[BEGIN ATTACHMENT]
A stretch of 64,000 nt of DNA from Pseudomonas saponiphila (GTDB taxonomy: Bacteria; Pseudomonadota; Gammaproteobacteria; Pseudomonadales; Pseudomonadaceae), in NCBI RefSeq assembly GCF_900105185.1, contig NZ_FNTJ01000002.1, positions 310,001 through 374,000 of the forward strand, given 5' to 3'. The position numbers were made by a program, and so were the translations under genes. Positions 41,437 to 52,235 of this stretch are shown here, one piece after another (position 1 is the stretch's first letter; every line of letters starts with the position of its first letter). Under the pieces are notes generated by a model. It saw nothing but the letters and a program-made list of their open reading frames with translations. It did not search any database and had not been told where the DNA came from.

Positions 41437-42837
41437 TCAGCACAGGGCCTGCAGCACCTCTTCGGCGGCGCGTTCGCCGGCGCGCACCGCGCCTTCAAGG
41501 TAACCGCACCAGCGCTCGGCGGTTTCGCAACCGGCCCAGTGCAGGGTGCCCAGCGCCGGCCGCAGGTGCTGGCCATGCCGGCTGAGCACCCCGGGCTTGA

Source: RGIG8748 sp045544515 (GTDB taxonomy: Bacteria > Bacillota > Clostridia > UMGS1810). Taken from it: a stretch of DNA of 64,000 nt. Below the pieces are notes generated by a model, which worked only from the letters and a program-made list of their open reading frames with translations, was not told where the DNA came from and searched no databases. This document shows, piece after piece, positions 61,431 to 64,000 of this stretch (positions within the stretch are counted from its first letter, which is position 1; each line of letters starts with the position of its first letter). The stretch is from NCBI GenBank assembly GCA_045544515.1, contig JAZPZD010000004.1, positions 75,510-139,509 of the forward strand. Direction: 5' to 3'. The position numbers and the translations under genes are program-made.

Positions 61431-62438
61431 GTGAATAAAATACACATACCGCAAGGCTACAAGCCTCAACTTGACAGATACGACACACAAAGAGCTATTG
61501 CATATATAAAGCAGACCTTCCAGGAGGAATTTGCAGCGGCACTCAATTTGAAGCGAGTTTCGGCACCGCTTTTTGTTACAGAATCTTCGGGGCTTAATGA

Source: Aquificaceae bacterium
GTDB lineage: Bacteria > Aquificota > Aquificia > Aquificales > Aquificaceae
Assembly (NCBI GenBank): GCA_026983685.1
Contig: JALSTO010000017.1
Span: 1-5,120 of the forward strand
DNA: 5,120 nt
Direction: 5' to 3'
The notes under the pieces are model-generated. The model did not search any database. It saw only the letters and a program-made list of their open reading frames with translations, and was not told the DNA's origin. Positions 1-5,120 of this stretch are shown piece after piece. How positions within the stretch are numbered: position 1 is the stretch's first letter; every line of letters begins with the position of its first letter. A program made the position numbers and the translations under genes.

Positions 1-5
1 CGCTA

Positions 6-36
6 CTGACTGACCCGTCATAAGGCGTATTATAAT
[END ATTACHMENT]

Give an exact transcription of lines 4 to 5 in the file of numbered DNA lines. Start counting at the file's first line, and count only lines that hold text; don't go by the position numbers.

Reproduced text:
41501 TAACCGCACCAGCGCTCGGCGGTTTCGCAACCGGCCCAGTGCAGGGTGCCCAGCGCCGGCCGCAGGTGCTGGCCATGCCGGCTGAGCACCCCGGGCTTGA

Source: RGIG8748 sp045544515 (GTDB taxonomy: Bacteria > Bacillota > Clostridia > UMGS1810). Taken from it: a stretch of DNA of 64,000 nt. Below the pieces are notes generated by a model, which worked only from the letters and a program-made list of their open reading frames with translations, was not told where the DNA came from and searched no databases. This document shows, piece after piece, positions 61,431 to 64,000 of this stretch (positions within the stretch are counted from its first letter, which is position 1; each line of letters starts with the position of its first letter). The stretch is from NCBI GenBank assembly GCA_045544515.1, contig JAZPZD010000004.1, positions 75,510-139,509 of the forward strand. Direction: 5' to 3'. The position numbers and the translations under genes are program-made.